Kamaiishi is one of the areas not yet reached by rescue teams and it’s all too obvious why. Massive tsunami protection walls failed to save its people while roads and buildings were destroyed.
Now severe winter conditions are hampering both rescue efforts and those struggling to keep going.
“To be frank, I need a bath,” said one survivor, “but I know it’s too much to ask. It’s so cold here. We need kerosene and we need petrol.”
Further south in Yamagata there is petrol and heating fuel but it’s being rationed and hour-long queues have to be endured.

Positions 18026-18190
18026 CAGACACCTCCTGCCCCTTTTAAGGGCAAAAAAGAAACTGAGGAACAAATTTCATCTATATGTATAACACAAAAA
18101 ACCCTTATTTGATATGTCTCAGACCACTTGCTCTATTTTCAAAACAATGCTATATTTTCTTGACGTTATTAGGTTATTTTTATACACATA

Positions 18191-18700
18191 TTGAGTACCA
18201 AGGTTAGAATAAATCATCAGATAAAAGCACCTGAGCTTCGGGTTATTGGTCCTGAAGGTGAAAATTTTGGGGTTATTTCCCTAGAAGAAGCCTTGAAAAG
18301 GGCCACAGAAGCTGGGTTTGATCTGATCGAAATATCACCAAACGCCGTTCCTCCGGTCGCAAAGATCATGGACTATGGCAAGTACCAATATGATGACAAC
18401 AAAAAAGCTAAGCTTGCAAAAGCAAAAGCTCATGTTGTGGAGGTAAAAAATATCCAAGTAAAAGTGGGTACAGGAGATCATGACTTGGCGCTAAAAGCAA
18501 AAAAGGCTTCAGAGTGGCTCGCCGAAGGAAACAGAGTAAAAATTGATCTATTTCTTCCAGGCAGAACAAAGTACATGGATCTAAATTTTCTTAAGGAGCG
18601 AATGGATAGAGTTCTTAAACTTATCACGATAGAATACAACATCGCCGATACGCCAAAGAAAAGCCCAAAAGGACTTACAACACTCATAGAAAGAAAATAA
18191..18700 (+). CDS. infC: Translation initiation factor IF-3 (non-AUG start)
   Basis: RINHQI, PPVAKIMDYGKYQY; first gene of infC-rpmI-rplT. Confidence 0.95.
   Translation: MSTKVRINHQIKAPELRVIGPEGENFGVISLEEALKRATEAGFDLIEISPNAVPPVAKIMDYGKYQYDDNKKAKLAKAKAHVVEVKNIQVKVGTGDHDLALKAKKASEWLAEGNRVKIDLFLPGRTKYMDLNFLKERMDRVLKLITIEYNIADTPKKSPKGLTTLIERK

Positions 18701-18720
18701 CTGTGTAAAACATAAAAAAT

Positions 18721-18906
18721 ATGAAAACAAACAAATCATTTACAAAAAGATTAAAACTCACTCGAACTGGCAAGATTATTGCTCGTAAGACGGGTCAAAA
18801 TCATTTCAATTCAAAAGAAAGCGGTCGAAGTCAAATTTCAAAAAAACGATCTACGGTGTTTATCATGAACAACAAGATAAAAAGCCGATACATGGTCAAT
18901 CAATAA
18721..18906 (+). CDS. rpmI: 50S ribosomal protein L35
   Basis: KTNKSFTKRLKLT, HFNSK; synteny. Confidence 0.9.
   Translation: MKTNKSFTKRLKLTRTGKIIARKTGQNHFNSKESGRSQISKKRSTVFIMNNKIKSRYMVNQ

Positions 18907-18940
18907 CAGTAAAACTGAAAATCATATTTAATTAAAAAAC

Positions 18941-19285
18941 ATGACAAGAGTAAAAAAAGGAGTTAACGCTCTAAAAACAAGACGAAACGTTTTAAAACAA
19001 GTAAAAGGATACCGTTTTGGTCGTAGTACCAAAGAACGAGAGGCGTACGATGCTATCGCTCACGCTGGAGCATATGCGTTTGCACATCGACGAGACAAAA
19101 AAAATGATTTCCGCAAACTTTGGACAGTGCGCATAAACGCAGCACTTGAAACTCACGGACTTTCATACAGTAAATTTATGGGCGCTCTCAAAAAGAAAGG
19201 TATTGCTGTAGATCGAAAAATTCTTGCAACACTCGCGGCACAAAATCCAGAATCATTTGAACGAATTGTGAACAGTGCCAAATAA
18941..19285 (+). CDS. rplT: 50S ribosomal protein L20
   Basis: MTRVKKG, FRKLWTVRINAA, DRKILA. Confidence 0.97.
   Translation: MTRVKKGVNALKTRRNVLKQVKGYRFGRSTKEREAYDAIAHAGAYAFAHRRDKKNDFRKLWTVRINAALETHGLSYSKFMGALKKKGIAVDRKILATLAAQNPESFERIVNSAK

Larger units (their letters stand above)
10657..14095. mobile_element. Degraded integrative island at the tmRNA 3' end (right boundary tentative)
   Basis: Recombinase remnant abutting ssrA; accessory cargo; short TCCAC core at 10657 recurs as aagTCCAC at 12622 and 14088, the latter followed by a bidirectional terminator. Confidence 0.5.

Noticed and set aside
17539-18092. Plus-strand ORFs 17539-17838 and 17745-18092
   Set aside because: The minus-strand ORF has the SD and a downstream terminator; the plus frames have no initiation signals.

While attention is focussed on the nuclear crisis, the plight of towns and cities in the north with no power supplies in near freezing weather and 1.5 million households with no running water are being overlooked.
Yamagata is about 100 kilometres from the exclusion zone around Japan’s stricken nuclear plant so it is receiving a continuous stream of evacuees.
But with all the shortages, meals in the shelters are barely enough to sustain them – half a rice ball and a small bowl of soup is a luxury; a slice of bread might have to feed a family of three.